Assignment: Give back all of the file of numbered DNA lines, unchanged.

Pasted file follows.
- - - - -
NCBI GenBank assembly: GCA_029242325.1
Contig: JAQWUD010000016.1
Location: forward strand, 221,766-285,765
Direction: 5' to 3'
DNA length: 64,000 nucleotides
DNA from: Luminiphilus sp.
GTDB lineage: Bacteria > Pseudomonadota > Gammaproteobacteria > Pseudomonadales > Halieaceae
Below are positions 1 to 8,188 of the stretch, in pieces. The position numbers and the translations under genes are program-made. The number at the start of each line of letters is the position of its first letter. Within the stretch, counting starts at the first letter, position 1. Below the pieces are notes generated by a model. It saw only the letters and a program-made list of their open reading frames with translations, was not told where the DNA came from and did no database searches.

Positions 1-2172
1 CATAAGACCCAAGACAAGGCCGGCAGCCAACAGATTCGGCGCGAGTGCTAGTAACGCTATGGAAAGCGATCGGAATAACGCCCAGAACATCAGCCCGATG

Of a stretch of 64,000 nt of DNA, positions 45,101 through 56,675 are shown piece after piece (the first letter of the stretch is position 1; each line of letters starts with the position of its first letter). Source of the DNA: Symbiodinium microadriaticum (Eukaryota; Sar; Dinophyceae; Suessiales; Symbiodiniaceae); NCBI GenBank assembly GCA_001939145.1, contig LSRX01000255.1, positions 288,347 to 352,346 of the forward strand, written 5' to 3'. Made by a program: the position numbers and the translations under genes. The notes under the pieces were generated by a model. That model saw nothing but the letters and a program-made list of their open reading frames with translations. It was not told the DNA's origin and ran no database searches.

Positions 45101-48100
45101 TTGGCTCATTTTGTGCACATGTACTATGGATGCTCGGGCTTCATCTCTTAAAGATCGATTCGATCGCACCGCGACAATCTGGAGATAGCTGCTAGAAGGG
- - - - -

NCBI GenBank assembly: GCA_029242325.1
Contig: JAQWUD010000016.1
Location: forward strand, 221,766-285,765
Direction: 5' to 3'
DNA length: 64,000 nucleotides
DNA from: Luminiphilus sp.
GTDB lineage: Bacteria > Pseudomonadota > Gammaproteobacteria > Pseudomonadales > Halieaceae
Below are positions 1 to 8,188 of the stretch, in pieces. The position numbers and the translations under genes are program-made. The number at the start of each line of letters is the position of its first letter. Within the stretch, counting starts at the first letter, position 1. Below the pieces are notes generated by a model. It saw only the letters and a program-made list of their open reading frames with translations, was not told where the DNA came from and did no database searches.

Positions 1-2172
1 CATAAGACCCAAGACAAGGCCGGCAGCCAACAGATTCGGCGCGAGTGCTAGTAACGCTATGGAAAGCGATCGGAATAACGCCCAGAACATCAGCCCGATG

Of a stretch of 64,000 nt of DNA, positions 45,101 through 56,675 are shown piece after piece (the first letter of the stretch is position 1; each line of letters starts with the position of its first letter). Source of the DNA: Symbiodinium microadriaticum (Eukaryota; Sar; Dinophyceae; Suessiales; Symbiodiniaceae); NCBI GenBank assembly GCA_001939145.1, contig LSRX01000255.1, positions 288,347 to 352,346 of the forward strand, written 5' to 3'. Made by a program: the position numbers and the translations under genes. The notes under the pieces were generated by a model. That model saw nothing but the letters and a program-made list of their open reading frames with translations. It was not told the DNA's origin and ran no database searches.

Positions 45101-48100
45101 TTGGCTCATTTTGTGCACATGTACTATGGATGCTCGGGCTTCATCTCTTAAAGATCGATTCGATCGCACCGCGACAATCTGGAGATAGCTGCTAGAAGGG